“It takes a big idea to attract the attention of consumers and get them to buy your product. Unless your advertising contains a big idea, it will pass like a ship in the night.” — Advertising Legend, David Ogilvy
What Ogilvy calls a Big Idea, I call a tentpole.
And I do that mostly because it’s too easy to assume anything vaguely idea-like counts as a “big idea.”
So I use “Tentpole” as a sort of throwback to my days in Independent Movie-Making and as an allusion to circus-style showmanship.
In a big-top circus, a supporting tentpole holds up the fabric of the tent, while a single must-see, “tentpole” act, can draw the crowd for and support smaller acts within the circus. In both cases, the tentpole is crucial; no physical tentpole means no big top tent to perform under, and no tentpole act means no crowd to make the whole thing profitable.
In both cases, the tentpole is crucial; no physical tentpole means no big top tent to perform under, and no tentpole act means no crowd to make the whole thing profitable.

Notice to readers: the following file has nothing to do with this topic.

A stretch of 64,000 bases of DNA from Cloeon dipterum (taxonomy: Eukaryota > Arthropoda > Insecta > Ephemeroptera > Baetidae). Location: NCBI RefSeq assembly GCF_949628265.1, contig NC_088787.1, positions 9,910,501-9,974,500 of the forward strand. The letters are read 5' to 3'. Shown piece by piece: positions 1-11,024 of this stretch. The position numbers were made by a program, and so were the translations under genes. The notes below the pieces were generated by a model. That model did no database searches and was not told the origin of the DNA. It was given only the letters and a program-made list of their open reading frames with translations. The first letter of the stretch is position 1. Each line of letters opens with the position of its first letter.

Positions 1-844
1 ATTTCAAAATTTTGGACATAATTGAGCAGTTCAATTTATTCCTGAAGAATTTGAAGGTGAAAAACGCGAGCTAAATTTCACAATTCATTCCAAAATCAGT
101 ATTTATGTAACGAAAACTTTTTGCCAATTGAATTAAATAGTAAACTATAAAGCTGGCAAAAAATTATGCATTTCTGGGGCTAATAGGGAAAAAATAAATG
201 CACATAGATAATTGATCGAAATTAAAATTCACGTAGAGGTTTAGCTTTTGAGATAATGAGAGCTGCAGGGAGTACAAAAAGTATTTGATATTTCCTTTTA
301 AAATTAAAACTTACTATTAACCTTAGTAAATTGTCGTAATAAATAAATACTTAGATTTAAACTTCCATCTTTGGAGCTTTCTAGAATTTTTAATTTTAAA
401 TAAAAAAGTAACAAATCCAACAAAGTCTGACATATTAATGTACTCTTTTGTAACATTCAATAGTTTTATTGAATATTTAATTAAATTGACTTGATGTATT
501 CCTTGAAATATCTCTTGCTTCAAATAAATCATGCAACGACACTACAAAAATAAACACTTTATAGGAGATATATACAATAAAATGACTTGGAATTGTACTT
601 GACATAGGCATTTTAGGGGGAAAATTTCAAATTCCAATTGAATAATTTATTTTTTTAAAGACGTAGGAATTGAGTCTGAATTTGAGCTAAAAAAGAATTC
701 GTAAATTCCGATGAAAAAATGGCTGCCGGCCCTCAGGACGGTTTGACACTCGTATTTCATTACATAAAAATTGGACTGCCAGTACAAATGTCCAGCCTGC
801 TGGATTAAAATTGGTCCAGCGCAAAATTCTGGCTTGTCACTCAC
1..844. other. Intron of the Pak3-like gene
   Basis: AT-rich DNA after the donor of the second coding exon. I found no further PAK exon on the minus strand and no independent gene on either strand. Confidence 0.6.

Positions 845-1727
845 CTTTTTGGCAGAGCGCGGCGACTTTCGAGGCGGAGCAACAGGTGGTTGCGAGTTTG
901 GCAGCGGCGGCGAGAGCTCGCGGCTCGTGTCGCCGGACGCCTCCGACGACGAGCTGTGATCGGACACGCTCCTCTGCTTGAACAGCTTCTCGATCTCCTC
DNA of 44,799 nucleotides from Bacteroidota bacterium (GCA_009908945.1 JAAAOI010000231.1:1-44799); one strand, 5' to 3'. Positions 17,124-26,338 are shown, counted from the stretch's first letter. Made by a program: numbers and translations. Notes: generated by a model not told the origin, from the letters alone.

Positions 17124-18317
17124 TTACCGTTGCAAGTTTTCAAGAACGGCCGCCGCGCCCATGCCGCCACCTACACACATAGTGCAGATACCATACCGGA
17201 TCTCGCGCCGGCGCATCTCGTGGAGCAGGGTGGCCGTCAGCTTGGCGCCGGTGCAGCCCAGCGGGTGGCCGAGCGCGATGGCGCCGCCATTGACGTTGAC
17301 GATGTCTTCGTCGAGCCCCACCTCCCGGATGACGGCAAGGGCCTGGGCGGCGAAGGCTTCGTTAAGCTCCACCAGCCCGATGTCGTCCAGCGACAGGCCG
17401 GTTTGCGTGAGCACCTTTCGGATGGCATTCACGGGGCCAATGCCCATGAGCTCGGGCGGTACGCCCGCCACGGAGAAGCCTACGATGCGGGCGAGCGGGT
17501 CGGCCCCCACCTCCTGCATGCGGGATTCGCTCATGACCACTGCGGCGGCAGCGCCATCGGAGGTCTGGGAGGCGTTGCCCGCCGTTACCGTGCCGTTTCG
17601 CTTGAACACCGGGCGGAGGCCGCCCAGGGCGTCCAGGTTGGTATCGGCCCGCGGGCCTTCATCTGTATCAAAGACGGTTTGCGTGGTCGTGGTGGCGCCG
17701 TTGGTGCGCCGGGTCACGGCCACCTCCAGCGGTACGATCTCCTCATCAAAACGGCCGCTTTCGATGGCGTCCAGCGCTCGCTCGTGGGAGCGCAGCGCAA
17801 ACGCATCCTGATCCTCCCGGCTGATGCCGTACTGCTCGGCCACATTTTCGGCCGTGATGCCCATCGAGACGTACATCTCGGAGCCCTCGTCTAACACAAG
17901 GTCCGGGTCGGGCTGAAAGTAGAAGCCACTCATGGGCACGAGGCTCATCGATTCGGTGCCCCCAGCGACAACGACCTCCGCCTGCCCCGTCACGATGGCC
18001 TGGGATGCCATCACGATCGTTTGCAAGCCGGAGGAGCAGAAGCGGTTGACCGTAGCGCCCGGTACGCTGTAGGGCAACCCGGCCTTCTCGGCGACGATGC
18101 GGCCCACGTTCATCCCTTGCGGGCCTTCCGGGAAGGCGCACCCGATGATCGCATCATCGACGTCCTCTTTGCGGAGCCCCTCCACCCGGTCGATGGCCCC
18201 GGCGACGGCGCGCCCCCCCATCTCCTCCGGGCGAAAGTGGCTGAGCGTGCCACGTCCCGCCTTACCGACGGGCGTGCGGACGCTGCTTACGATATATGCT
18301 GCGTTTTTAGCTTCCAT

While in the film industry, a Tentpole Movie is a high-concept, sure-fire hit that typically appeals to a wide audience and contains universal themes. In other words, a film with enough story-power and star-power capable of ensuring studio-supporting profits.
So for my purposes, a Tentpole is an exciting and unusual Branding Concept that has:
- Universal appeal (within our targeted audience),
- An ability to keep an audience tuned-in to hear the “rest of the story.”
- Memorable imagery that de-commodifies the brand
- Unfakeable truth to it
The tentpole is the showmanship which takes a branding campaign to the next level. It’s what allows you to grow a company by multiples instead of percentages.
Want an example?
My favorite example is Canada’s “Huggable” Car Dealer, where “huggable” is the tentpole.
Huggable means trustworthy, caring, likable and, well, akin to family. So it’s got universal appeal — I mean, who wouldn’t prefer a huggable car dealer to a typical used-car salesman?
And the highly incongruent imagery of a huggable car dealer not only draws people’s attention and causes them to listen for “the rest of the story,” it also sells Gilbert’s Wheels and Deals as an utterly unique car-buying experience.
And best of all is that it was true — Jim Gilbert really is a huggable, genuinely likable guy.
So let me ask you: do your ads have a tentpole? Would it meet the requirements I laid out?
If not, are you getting the results from your advertising that you want?
Let me know in the comments.